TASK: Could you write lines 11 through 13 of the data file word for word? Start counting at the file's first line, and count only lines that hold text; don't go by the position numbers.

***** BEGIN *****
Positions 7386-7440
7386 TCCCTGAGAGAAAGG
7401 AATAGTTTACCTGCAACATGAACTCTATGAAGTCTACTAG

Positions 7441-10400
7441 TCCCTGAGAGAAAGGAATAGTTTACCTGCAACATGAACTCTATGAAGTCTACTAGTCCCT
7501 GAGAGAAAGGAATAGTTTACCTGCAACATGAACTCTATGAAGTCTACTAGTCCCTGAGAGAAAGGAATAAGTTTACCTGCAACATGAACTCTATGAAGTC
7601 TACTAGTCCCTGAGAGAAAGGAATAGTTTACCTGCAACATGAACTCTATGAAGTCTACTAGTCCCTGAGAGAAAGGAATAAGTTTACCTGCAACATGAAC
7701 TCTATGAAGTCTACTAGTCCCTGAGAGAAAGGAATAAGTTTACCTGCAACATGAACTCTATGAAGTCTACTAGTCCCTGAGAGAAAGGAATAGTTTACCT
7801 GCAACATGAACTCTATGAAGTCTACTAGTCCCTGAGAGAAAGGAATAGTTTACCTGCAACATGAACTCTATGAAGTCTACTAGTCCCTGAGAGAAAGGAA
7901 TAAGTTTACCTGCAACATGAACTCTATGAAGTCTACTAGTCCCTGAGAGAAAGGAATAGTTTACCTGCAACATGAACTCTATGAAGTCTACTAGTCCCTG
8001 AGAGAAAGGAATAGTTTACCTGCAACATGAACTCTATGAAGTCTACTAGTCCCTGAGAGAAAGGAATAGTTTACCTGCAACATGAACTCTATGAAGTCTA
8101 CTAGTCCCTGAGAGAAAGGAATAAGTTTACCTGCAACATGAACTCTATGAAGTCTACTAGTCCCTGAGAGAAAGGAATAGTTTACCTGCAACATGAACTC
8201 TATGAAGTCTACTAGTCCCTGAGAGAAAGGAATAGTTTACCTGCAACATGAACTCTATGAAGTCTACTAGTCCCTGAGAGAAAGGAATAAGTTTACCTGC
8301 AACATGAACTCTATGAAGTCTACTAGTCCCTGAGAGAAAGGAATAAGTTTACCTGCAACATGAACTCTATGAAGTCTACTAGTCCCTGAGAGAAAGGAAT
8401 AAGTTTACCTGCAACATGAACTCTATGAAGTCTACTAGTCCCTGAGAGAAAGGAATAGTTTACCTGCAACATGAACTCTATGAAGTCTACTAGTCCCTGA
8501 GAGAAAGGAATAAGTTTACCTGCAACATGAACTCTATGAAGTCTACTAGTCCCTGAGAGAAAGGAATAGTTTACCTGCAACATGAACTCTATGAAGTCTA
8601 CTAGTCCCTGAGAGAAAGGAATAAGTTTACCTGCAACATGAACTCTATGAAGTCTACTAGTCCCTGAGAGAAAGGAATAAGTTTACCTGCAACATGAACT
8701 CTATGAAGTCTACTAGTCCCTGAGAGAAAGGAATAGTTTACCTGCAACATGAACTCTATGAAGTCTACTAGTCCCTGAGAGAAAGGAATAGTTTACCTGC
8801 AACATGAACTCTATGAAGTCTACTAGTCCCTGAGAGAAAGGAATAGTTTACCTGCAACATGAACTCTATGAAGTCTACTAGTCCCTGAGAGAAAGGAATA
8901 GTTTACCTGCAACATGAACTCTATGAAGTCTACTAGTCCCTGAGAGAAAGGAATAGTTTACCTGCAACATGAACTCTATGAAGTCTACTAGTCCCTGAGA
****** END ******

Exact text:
8001 AGAGAAAGGAATAGTTTACCTGCAACATGAACTCTATGAAGTCTACTAGTCCCTGAGAGAAAGGAATAGTTTACCTGCAACATGAACTCTATGAAGTCTA
8101 CTAGTCCCTGAGAGAAAGGAATAAGTTTACCTGCAACATGAACTCTATGAAGTCTACTAGTCCCTGAGAGAAAGGAATAGTTTACCTGCAACATGAACTC
8201 TATGAAGTCTACTAGTCCCTGAGAGAAAGGAATAGTTTACCTGCAACATGAACTCTATGAAGTCTACTAGTCCCTGAGAGAAAGGAATAAGTTTACCTGC